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Cervical Cancer Awareness Month 2023: Cervical cancer forms in the cervix connecting the uterus and the vagina, and the cells in the cervix undergo dysplasia, where abnormal growth of cells affects the deeper tissues of the cervix. When the abnormal growth isn't treated during the earlier stages, it slowly begins to grow profoundly and acts on the other parts of the body, like the lungs, liver, bladder, vagina, and rectum.
Three potential risk factors of cervical cancer by Dr Asha Hiremath, Consultant-Obstetrician, Gynaecologist & Laparoscopic Surgeon, Motherhood Hospitals, Indiranagar, Bangalore-
1. Sexual history: Numerous factors play a crucial role when it comes to being in contact with HPV, which leads to the formation of cervical cancer. Such as-
2. A weakened immune system: Strong immune system destroys the cancerous cells that may be growing in the body. Exposure to Human Immunodeficiency Virus or HIV contracted by sexual intercourse or another health condition weakens the immune system resulting in cervical cancer during the later stages.
3. Smoking: Smoking weakens the immune system, which may further lead to squamous cell cervical cancer.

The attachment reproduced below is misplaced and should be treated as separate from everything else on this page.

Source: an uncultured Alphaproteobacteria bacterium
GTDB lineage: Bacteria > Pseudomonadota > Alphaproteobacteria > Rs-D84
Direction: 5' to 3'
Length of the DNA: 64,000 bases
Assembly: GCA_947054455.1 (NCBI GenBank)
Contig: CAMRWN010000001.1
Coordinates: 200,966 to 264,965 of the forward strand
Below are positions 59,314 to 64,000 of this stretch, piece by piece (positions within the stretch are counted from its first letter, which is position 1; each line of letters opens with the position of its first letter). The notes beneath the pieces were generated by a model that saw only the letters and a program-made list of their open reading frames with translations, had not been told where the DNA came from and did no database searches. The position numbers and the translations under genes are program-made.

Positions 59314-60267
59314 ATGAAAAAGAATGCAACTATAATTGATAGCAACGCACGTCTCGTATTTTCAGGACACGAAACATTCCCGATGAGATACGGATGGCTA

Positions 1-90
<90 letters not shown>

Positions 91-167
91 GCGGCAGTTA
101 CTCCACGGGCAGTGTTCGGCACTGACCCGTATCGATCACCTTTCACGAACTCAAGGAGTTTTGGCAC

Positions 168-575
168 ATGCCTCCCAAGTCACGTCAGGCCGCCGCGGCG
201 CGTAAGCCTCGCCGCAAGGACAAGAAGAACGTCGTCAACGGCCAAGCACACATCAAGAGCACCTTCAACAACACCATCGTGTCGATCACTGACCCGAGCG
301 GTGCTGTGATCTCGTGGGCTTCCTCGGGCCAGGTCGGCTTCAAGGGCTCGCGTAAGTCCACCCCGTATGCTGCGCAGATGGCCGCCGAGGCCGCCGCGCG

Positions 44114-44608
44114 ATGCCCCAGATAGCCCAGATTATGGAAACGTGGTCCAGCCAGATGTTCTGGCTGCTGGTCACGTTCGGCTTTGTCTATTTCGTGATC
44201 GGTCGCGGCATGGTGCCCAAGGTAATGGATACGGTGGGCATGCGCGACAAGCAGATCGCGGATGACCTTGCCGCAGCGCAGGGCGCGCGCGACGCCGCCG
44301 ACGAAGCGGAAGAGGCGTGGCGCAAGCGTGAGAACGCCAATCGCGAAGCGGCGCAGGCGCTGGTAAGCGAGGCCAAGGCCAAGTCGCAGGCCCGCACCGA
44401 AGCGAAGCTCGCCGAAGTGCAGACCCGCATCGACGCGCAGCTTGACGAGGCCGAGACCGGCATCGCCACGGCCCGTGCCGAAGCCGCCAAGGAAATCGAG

To reduce your risk of cervical cancer, these preventive measures can be followed:
Pap screening tests: Pap tests are a common test to determine changes in the cells which lead to cervical cancer. Most medical organisations suggest routine Pap tests at age 21 to detect early symptoms.
Practising safe sex: Protected sex reduces the risk of being exposed to sexually transmitted infections which may later lead to cervical cancer. Limiting the number of sexual partners and using condoms during sexual intercourse should be actively practised to prevent cervical cancer.
Avoid smoking: Cigarettes contain toxic substances which can weaken the immune system making it difficult for the body to fight cancer cells. In addition, these toxic substances can damage the cell's DNA which may lead to cervical cancer.
A pap smear test is a common screening procedure to detect cervical cancer in women. It involves collecting a sample of cells from the cervix, which connects the uterus and the vagina. A Pap smear test aims to identify abnormalities or changes in the cervical cells that may develop into cervical cancer. Detecting the cellular changes in the cervix during the earlier stages may prevent the cancer cells from spreading to the other parts of the body. It is advisable to do routine screening from 25 at your nearest clinic or hospital.
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